False. Approximately 70% of patients with gallstones have evidence of bacteria in the bile. Escherichia coli is the most common Gram-negative organism, whereas Enterococcus is the most common Gram-positive organism.
True/False: Jaundice occurs more commonly in adults with acute calculous cholecystitis compared to those with acalculous cholecystitis.
False. Approximately 20%–25% of patients with acalculous cholecystitis can have obstructive jaundice due to common bile duct obstruction from inflammatory changes. Jaundice occurs in approximately 10% of patients with calculous cholecystitis.
True/False: In patients with a rapidly rising bilirubin and no evidence of biliary obstruction, gallbladder perforation with secondary increased absorption of bilirubin through the peritoneal cavity should be considered.
True/False: The most common complication of acute cholecystitis is gallbladder perforation.
False. The most common complication of acute cholecystitis is gallbladder gangrene, which can occur in about 20% of the cases. Perforation occurs in approximately 2% of the patients.
What is the most common location of a gallbladder perforation?
The fundus of the gallbladder due to its larger diameter and thus greater tension.
True/False: Hepatobiliary scanning of the gallbladder is useful in diagnosing acute acalculous cholecystitis.
True. A positive test occurs when there is no filling of the gallbladder, usually within 1 hour. However, in some normal patients, it may take up to 4 hours for the gallbladder to fill. Causes of false positives include parenteral nutrition, prolonged (> 24 hours) or limited (< 2 hours) fasting, and alcoholism.
What percentage of patients with acute acalculous cholecystitis develop complications?
• Gallbladder empyema (2%–12%)
• Perforation (3%–15%)
• Gangrenous cholecystitis (< 2%)
• Bleeding or hemoperitoneum (very rare)
• Emphysematous cholecystitis (usually due to Clostridium species) occurs rarely. The incidence of gangrenous gallbladder in these patients is as high as 75%.
• Septic metastases (rare)
What percentage of all cases of acute cholecystitis is due to acalculous disease?
Acute acalculous cholecystitis accounts for approximately 6%–17%.
What factors are involved in the development of acute acalculous cholecystitis?
Obstruction of the cystic duct by sludge, inspissation of bile with associated reduced flow, mechanical obstruction of the cystic duct by other diseases such as tumors or nodes, decreased gallbladder motility, systemic volume depletion, ischemia, and possibly infectious agents.
True/False: Infections may cause acute acalculous cholecystitis.
True. Infections are particularly important in patients with AIDS, where cytomegalovirus and Cryptosporidium play an important role. Typhoid fever is also associated with acalculous cholecystitis.
Acute acalculous cholecystitis may occur in those with serious injury or illness and after major complicated surgeries, particularly in the elderly. What is the cause of acute acalculous cholecystitis?
The etiology of acalculous cholecystitis is unknown but possibilities include biliary/gallbladder stasis resulting from long-standing fasting, alterations in gallbladder flow, especially in elderly patients with peripheral vascular disease, prostaglandins, and endotoxins. Gangrene, empyema, and perforation of gallbladder more commonly complicate the course of acalculous cholecystitis than acute calculous cholecystitis.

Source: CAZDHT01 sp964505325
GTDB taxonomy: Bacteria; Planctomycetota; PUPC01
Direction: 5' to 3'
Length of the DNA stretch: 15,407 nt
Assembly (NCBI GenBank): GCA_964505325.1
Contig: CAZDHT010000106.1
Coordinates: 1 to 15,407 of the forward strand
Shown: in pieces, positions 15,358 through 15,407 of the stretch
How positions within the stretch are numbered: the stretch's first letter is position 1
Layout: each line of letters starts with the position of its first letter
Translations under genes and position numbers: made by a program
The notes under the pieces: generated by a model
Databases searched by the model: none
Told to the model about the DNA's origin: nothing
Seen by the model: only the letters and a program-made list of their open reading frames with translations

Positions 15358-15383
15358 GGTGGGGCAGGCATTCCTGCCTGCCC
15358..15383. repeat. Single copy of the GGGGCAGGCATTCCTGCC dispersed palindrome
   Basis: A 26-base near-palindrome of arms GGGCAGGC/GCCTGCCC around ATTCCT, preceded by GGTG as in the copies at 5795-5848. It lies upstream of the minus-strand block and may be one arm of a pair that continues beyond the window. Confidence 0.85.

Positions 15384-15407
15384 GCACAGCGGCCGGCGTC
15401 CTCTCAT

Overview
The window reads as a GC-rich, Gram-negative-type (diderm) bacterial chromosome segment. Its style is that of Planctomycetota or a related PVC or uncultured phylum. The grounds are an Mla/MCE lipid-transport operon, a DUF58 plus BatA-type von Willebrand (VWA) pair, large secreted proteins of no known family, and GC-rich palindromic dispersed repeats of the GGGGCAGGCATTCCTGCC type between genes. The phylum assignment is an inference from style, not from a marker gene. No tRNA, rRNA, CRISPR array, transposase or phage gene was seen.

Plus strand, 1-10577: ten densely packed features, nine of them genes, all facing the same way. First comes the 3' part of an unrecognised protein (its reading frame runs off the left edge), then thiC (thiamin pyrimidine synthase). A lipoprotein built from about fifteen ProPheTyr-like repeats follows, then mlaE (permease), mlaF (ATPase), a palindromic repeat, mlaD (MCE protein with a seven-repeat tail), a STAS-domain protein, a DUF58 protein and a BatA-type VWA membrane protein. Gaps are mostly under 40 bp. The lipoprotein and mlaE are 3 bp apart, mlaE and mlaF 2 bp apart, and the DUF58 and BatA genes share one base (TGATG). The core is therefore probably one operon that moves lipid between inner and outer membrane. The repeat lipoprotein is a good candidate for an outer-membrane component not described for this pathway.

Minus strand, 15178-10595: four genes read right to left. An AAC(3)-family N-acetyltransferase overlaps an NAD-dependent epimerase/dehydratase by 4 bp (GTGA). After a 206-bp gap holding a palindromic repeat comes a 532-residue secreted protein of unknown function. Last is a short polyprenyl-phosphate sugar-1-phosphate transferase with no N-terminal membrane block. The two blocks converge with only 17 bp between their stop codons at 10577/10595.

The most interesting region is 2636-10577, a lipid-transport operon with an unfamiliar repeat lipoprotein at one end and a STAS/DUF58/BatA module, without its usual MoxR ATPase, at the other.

Acalculous cholecystitis accounts for what percentage of gallbladder perforations?
What diseases are associated with the development of acute acalculous cholecystitis?
Diseases associated with mesenteric vascular compromise (vasculitis), sepsis, prolonged use of total parenteral nutrition, severe burns, and intra-abdominal surgery.
What patient group is more commonly associated with acute acalculous cholecystitis?
Contrary to calculous disease, acalculous cholecystitis is more common in men, especially the elderly.
What is the overall mortality in acute acalculous cholecystitis?
What is the most common cholangiographic pattern of PSC?
While it may affect both intra- and extrahepatic ducts, PSC more commonly presents as multiple short strictures found throughout the liver with characteristic beading and pruning and isolated dilations of the intrahepatic ducts.
True/False: Endobiliary stents are the nonsurgical treatment of choice for PSC-related bile duct strictures.
True/False: Cholangiocarcinoma is usually easily detected in the setting of PSC.
What is the most common cause of acute suppurative cholangitis?
Intrahepatic or extrahepatic stones are the cause of almost all cases. Patients with a biliary endoprosthesis and/or previous biliary manipulation are also at risk.
What is the treatment of choice in acute suppurative cholangitis?
Endoscopic decompression along with systemic antibiotics.
• • • SUGGESTED READINGS • • •
Barie PS, Eachempati SR. Acute acalculous cholecystitis. Gastroenterol Clin North Am. 2010;39(2):343-357.
Alderlieste YA, van den Elzen BD, Rauws EA, Beuers U. Immunoglobulin G4-associated cholangitis: one variant of immunoglobulin G4-related systemic disease. Digestion. 2009;79(4):220-228.